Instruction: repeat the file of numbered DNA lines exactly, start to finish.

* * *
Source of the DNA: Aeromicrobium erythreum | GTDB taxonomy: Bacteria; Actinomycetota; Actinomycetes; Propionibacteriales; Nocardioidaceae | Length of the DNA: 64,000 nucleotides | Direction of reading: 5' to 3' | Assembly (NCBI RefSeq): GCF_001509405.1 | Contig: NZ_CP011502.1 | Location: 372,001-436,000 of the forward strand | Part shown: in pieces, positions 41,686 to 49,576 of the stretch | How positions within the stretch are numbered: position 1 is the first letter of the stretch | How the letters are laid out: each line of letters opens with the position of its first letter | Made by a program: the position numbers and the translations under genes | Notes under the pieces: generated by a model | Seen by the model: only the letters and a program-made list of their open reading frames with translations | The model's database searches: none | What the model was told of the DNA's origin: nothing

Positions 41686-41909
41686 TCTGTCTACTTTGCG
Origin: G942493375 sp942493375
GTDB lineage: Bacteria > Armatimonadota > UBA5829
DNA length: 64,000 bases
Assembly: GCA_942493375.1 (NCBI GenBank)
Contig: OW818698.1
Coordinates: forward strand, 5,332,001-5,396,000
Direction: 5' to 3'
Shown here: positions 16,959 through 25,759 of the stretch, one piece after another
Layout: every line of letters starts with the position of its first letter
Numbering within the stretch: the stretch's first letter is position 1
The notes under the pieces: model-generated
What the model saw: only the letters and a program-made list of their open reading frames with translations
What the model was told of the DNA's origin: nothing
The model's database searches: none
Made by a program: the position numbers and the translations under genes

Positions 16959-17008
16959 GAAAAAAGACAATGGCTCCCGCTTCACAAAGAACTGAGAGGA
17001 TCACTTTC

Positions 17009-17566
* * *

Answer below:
Source of the DNA: Aeromicrobium erythreum | GTDB taxonomy: Bacteria; Actinomycetota; Actinomycetes; Propionibacteriales; Nocardioidaceae | Length of the DNA: 64,000 nucleotides | Direction of reading: 5' to 3' | Assembly (NCBI RefSeq): GCF_001509405.1 | Contig: NZ_CP011502.1 | Location: 372,001-436,000 of the forward strand | Part shown: in pieces, positions 41,686 to 49,576 of the stretch | How positions within the stretch are numbered: position 1 is the first letter of the stretch | How the letters are laid out: each line of letters opens with the position of its first letter | Made by a program: the position numbers and the translations under genes | Notes under the pieces: generated by a model | Seen by the model: only the letters and a program-made list of their open reading frames with translations | The model's database searches: none | What the model was told of the DNA's origin: nothing

Positions 41686-41909
41686 TCTGTCTACTTTGCG
Origin: G942493375 sp942493375
GTDB lineage: Bacteria > Armatimonadota > UBA5829
DNA length: 64,000 bases
Assembly: GCA_942493375.1 (NCBI GenBank)
Contig: OW818698.1
Coordinates: forward strand, 5,332,001-5,396,000
Direction: 5' to 3'
Shown here: positions 16,959 through 25,759 of the stretch, one piece after another
Layout: every line of letters starts with the position of its first letter
Numbering within the stretch: the stretch's first letter is position 1
The notes under the pieces: model-generated
What the model saw: only the letters and a program-made list of their open reading frames with translations
What the model was told of the DNA's origin: nothing
The model's database searches: none
Made by a program: the position numbers and the translations under genes

Positions 16959-17008
16959 GAAAAAAGACAATGGCTCCCGCTTCACAAAGAACTGAGAGGA
17001 TCACTTTC

Positions 17009-17566